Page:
Without This Person, We Might Not Have:

The Magna Carta. Though there is still a debate as to whether Richard was even into the ladies, he was still married to one. If he had survived long enough to have a kid, the crown wouldn't have gone to John, who lost so many battles that he got the nickname "Softsword". After a particularly nasty defeat, his Barons forced him to sign a document that essentially made him a king in name only. Add this to the fact that we remember John now as the sissy, whining lion in Disney's Robin Hood, and you have a pretty fair idea of how bad he was for England at the time.

King John signing the Magna Carta. Also, some guys with pots on their head.

If it wasn't for that one lucky shot, English royalty might have held on to their God-given deathgrip on the lives of their subjects. Our Magna Carta-inspired Constitution? Gone. And you and I, buddy? Proud citizens of the great nation of "New England". Kiss that July 4th holiday goodbye, suckers. And pretty much all of the political advances of the past few hundred years.

The Slave Girl Who Helped Conquer The New World

Wait, who?

Spanish conquistador Hernan Cortes has always been credited with taking down the savage Aztec empire when it was at its bloody peak, but he never would have gotten anywhere if it hadn't been for his mistress, Dona Marina.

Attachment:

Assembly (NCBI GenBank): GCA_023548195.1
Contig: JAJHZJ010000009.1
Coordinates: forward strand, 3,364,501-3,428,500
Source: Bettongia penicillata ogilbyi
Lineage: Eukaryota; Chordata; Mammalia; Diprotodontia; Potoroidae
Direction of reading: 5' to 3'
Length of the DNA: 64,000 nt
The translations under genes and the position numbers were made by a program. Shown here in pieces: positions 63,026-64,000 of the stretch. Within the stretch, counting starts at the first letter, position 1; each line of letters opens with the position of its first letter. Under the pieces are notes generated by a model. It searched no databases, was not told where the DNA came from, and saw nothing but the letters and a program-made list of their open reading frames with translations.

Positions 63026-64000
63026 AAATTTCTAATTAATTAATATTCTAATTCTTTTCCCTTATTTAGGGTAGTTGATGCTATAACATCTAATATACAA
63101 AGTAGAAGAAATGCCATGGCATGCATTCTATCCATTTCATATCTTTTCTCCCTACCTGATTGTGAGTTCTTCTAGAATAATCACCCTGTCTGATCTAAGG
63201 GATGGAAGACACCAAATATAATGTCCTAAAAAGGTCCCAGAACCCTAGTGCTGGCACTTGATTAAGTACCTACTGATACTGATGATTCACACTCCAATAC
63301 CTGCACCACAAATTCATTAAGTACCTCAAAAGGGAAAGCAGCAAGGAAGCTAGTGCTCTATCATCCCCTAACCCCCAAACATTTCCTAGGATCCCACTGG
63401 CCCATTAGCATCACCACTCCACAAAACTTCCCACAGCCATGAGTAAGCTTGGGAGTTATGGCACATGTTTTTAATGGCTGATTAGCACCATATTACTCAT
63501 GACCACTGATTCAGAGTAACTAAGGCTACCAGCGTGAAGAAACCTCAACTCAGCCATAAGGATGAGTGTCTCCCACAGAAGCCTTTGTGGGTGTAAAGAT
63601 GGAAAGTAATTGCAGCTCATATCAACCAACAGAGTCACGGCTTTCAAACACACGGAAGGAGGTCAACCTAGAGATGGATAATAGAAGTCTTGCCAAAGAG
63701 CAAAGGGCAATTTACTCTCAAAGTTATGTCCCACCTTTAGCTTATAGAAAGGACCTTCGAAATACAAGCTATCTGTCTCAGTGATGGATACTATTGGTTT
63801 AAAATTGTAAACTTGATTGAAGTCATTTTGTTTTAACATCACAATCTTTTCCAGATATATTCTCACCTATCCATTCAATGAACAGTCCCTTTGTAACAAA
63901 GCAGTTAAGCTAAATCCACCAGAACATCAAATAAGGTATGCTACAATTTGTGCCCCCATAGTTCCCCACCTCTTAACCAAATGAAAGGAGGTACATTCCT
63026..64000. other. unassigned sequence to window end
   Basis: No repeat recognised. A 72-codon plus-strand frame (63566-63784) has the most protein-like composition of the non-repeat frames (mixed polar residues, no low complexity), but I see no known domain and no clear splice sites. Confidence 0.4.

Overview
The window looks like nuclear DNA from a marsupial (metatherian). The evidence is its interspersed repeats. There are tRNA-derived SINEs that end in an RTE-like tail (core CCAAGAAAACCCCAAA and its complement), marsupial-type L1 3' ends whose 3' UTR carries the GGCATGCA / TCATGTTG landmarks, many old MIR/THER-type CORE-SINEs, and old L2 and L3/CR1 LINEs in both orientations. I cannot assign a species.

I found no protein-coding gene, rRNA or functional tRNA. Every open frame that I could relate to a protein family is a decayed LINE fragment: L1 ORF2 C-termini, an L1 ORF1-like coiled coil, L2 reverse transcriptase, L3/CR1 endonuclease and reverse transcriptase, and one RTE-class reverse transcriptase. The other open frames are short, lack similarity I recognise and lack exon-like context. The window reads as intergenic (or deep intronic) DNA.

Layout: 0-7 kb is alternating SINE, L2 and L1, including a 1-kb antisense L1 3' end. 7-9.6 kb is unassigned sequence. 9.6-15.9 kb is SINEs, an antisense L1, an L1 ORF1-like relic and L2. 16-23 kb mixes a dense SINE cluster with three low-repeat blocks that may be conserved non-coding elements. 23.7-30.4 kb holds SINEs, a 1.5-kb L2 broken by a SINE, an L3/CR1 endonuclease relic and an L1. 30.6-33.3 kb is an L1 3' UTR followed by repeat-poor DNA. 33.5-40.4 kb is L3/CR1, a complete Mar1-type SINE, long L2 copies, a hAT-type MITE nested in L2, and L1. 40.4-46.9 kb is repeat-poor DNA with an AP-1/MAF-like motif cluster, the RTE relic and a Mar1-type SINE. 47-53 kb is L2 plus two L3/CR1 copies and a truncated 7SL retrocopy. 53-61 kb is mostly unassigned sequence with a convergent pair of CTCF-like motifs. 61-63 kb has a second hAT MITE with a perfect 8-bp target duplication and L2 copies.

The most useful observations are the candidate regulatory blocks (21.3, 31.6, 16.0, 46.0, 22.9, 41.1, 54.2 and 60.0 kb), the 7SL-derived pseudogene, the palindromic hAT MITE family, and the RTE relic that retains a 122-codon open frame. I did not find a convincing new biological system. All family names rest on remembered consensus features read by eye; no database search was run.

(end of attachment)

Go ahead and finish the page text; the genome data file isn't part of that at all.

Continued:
Let's look at the numbers. The population of the Aztec empire around that time was about 20,000,000. Cortes, in typical we-have-superior-weapons-plus-they-are-heathen-savages fashion, only thought to bring 600 men. We'll leave you to do the hilarious math. Fractions have never been our strong point.

The idea is insane. He should have been on a sacrificial altar within a week. But shortly after landing, he was given twenty slave girls as a gift. La Malinche, later Dona Marina, was among them, and became his "translator".

Okay. What the hell is going on in this picture?

Remember: Cortes and his men didn't know the land, the language or the culture. Any reinforcements were months and months away. With Marina's help, the Spanish army avoided traps, made allies among the natives and worked their way towards the capitol of Tenochtitlan, which surrendered without a fight.

Historians have been having a vicious cage match over this for years. The most interesting theory is that Marina took advantage of religious prophecy and imagery to trick her people into thinking that Cortes was the earthly incarnation of the Aztec god Quetzalcoatl. By the time the devout emperor realized he had been tricked, it was too late.